Cut off the ears of winter they have overheard too much, where incinerators burn, where rubble-strewn streets are covered in dust from the remodeling. Again, the doe-man in mauve cashmere— the nerve of him—in the never world (where ashes are harvested) where ashes rain down in glory, a jackpot of answers. Tonight, the underwriting of desire is an inky carbon copy. I have already—that last time drunk on scotch. Then all morning a chain gang of transvestite prostitutes litters the front yard—the Police Station next door also on fire, burning, burning handcuffs, the soles of shoes not holding the earth, cars skidding everywhere, the tire’s frame sets sparks along the road. This is my last dollar, last cigarette, last match.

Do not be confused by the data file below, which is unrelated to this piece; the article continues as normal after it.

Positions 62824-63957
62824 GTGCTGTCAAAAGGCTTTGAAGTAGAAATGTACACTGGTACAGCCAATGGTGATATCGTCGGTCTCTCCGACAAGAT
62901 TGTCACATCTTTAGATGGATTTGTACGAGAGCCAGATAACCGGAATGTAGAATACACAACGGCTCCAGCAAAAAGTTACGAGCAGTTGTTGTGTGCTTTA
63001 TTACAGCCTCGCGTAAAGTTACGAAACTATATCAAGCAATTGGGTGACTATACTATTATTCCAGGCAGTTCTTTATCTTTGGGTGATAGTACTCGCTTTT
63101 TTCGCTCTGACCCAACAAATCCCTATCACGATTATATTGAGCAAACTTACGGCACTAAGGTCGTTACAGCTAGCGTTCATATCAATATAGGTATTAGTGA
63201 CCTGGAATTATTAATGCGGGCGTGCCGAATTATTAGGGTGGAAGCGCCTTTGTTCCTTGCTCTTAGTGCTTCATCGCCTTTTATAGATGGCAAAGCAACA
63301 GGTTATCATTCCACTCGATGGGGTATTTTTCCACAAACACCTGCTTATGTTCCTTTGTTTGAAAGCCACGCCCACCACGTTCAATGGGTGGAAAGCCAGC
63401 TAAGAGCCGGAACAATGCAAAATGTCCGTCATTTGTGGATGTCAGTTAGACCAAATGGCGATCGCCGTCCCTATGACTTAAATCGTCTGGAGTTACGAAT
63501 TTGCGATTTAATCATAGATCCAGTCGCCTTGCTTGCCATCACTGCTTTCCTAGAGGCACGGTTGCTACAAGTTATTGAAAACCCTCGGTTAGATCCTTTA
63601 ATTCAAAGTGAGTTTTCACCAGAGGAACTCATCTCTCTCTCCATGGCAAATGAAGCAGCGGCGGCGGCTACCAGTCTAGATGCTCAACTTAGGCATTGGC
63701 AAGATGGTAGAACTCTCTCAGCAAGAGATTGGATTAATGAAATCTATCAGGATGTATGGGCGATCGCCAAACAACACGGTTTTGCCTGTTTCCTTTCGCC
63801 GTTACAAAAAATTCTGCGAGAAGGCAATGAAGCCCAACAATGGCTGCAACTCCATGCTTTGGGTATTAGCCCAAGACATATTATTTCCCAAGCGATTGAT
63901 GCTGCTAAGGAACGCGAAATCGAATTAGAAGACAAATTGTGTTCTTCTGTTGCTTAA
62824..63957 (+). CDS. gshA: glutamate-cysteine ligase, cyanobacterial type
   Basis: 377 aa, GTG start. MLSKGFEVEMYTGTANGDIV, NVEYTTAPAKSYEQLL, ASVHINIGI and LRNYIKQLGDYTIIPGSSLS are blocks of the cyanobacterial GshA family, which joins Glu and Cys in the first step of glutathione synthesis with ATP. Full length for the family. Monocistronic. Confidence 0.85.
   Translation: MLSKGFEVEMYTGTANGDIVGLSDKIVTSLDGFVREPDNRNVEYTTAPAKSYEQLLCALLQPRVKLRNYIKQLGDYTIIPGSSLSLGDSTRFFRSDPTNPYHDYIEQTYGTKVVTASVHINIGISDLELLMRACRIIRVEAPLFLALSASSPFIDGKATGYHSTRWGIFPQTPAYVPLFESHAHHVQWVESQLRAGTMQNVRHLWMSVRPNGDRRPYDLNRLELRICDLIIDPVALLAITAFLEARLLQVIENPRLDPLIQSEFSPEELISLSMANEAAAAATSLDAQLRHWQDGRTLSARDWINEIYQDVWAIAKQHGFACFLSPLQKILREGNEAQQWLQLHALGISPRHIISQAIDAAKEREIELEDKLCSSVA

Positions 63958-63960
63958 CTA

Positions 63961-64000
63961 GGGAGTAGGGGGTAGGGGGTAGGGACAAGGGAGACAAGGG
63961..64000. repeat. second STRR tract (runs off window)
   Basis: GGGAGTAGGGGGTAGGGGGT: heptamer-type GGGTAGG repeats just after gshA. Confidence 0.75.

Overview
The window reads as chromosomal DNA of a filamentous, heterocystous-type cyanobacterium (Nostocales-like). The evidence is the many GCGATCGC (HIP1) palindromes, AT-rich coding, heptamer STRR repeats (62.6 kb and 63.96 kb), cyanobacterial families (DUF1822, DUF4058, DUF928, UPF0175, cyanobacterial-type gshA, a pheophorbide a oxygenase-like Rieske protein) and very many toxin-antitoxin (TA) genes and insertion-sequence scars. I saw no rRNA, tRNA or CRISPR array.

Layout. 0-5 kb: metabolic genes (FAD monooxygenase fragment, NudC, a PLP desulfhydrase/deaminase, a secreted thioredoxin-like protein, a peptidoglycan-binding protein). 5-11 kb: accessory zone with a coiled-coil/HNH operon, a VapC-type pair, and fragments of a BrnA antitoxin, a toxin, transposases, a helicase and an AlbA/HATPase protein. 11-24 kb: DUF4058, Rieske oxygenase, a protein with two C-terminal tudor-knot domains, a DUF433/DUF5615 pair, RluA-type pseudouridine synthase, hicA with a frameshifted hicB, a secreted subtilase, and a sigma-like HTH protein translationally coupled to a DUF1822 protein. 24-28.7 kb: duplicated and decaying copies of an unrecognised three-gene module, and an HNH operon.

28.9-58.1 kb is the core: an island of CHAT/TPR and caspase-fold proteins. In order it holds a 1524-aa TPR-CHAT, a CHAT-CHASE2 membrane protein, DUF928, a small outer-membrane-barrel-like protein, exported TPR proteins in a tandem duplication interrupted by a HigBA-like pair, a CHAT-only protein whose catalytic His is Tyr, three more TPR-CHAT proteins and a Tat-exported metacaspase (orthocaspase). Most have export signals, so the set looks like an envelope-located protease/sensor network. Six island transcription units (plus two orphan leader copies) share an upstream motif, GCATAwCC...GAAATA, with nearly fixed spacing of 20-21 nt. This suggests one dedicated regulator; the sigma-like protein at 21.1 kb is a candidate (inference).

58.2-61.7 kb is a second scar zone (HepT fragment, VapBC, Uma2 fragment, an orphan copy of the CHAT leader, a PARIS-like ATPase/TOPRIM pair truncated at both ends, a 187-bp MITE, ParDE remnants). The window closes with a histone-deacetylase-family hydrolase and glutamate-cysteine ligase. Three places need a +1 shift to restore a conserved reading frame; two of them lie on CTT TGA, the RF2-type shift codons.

From Cut Off the Ears of Winter by Peter Covino. Reprinted with the permission of New Issues Poetry & Prose, Kalamazoo, Michigan. All rights reserved.